FIG. 1 (Prior Art) is a circuit diagram of a portion of a conventional non-volatile memory 1 called a "flash" memory. FIG. 2 (Prior Art) is a simplified top down diagram of the flash memory. Flash memory 1 has several bit transistors. The bit transistor 2 at the intersection of vertically extending metal bit line BL1 and horizontally extending word line WL2 is depicted in cross-section in FIGS. 3 and 4 (Prior Art). As shown in FIGS. 3 and 4, bit transistor 2 has a floating gate FG which is insulated from the overlying word line WL2 and metal bit line BL1. The rectangular cross-hatched features in FIG. 2 represent floating gates.

If, for example, floating gate FG is sufficiently "discharged" of electrons, then coupling the word line WL2 to a sufficiently positive potential (for example, 5.0 volts) will produce an adequately large electric field in the underlying silicon to cause a conductive channel to form between N type region 3 and N type region 4. If, on the other hand, floating gate FG is sufficiently "charged" with electrons, then coupling the word line WL2 to the sufficiently positive potential will not produce an adequately large electric field to cause a conductive channel to form between N type region 3 and N type region 4.

Accordingly, the second word of bits of flash memory 1 is read by driving word line WL2 with a positive voltage (for example, 5.0 volts) and by grounding the other word lines. Those bit transistors in the second word, the floating gates of which are discharged, are then conductive whereas the other bit transistors in the second word are not conductive. Each one of the bit lines BL1 through BLX+1 is driven with a positive voltage (such as 1.0 volts) and the current flowing through the bit line is sensed. If the bit line current is greater than 10 microamperes (for example, 100 microamperes), then the corresponding bit transistor in the selected word is determined to be conductive (i.e. "discharged"). If, on the other hand, the bit line current is less than 10 microamperes, then the corresponding bit transistor in the selected word is determined to be non-conductive (i.e. "charged"). The information content of each bit of the second word is read in this manner.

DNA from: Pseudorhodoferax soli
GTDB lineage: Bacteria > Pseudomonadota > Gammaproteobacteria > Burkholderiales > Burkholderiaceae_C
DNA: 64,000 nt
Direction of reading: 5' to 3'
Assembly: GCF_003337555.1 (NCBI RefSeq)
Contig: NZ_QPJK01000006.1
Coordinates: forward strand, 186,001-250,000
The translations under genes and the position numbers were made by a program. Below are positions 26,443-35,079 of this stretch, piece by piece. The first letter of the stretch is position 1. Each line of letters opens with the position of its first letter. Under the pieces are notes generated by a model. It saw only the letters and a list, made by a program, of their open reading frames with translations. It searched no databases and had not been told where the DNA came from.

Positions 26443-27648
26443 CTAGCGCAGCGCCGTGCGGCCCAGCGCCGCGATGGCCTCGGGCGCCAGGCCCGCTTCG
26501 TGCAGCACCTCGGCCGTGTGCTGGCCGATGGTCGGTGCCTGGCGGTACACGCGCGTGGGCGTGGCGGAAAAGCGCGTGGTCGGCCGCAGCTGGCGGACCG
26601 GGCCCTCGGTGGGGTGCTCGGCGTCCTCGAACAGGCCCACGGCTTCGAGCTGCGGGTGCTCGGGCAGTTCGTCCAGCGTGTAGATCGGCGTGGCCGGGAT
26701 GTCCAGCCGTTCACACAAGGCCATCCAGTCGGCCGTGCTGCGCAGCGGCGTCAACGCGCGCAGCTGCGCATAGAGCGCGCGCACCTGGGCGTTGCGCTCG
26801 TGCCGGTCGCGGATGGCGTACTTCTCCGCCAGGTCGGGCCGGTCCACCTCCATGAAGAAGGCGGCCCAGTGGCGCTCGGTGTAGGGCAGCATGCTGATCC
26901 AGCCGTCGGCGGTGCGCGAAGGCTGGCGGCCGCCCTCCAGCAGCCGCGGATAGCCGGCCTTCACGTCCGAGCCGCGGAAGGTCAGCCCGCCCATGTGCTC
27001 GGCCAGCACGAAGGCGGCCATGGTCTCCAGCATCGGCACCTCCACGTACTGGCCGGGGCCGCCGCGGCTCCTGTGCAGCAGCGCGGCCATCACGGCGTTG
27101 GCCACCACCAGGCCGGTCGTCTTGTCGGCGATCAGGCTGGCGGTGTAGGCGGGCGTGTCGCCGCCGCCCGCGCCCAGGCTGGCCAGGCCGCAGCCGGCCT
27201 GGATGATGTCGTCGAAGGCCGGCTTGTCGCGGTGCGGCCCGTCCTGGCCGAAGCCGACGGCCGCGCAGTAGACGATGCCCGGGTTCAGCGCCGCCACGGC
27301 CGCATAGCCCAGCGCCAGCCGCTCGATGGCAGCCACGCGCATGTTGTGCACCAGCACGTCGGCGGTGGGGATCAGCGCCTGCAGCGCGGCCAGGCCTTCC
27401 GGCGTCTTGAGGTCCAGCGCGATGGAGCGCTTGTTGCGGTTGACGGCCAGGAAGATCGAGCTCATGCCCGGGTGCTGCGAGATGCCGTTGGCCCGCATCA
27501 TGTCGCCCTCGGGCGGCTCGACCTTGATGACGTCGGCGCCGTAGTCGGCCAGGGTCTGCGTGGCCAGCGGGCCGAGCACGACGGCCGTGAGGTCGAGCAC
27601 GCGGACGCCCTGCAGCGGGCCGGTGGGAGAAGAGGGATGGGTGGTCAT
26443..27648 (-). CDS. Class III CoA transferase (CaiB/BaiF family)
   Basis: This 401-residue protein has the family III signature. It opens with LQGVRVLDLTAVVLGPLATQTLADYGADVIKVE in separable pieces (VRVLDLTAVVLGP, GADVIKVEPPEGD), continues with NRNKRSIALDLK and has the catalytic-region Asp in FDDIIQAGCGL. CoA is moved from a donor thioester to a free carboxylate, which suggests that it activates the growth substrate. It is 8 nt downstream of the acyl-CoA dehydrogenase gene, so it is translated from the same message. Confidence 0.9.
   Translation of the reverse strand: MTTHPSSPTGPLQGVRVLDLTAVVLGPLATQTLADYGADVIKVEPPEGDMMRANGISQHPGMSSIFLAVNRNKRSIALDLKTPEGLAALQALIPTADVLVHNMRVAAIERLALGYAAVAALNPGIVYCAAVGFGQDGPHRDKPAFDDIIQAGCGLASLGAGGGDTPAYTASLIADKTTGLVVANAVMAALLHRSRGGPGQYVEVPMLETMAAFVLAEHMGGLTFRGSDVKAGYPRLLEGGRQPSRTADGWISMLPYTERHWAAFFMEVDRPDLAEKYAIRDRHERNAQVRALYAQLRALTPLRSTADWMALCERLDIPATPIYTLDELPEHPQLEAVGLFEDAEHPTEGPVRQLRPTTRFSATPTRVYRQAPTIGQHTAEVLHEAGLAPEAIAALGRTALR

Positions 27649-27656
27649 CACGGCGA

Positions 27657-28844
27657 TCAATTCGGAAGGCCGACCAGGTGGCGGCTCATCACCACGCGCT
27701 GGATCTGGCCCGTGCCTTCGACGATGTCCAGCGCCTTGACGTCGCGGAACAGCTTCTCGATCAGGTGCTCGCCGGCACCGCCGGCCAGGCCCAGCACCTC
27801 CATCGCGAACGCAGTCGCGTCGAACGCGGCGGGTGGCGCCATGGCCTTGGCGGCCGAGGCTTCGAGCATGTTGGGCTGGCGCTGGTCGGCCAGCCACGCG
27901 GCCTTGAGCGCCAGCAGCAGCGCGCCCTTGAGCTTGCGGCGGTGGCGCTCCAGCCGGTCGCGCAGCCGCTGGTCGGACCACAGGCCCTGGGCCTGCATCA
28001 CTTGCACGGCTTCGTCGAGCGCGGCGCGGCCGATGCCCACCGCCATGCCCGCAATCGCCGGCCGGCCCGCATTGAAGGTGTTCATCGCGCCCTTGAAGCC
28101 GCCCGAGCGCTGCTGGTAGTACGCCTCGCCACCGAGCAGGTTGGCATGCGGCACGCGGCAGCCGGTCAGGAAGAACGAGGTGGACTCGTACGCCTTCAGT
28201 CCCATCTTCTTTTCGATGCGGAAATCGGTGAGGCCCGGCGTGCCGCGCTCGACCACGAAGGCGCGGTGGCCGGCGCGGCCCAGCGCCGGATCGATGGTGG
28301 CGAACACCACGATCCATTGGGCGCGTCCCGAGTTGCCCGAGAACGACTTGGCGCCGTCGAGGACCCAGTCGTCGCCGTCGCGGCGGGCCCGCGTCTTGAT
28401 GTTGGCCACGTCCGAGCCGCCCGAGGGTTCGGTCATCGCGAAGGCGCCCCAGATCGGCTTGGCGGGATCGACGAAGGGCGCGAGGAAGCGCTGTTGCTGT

The flash memory 1 is "erased" of information by discharging all the floating gates at once (hence the term "flash"). Flash memory 1 is then "programmed" with information by charging selected ones of the floating gates and thereby leaving the other floating gates discharged. Discharging occurs by a phenomenon called "Fowler-Nordheim tunneling" whereas charging occurs by a phenomenon called "hot electron injection". See the following documents for further background information on Fowler-Nordheim tunneling, hot electron injection, and flash memory structures: U.S. Pat. No. 5,077,691 entitled "Flash EEPROM Array With Negative Gate Voltage Erase Operation; U.S. Pat. No. 4,698,787 entitled "Single Transistor Electrically Programmable Memory Device And Method; "Semiconductor Memories" by B. Prince, published by John Wiley & Sons, pages 183-187 and 586-608 (1983); "Memory Array Architecture and Decoding Scheme for 3 V Only Sector Erasable DINOR Flash Memory" by S. Kobayashi et al., IEEE Journal of Solid-State Circuits, Vol. 29, No. 4, pages 454-460 (1994); and "Reliability Issues of Flash Memory Cells" by S. Aritome et al., Proceedings of the IEEE, Vol. 81, No. 5, pages 776-788 (1993). The subject matter of these documents is incorporated herein by reference.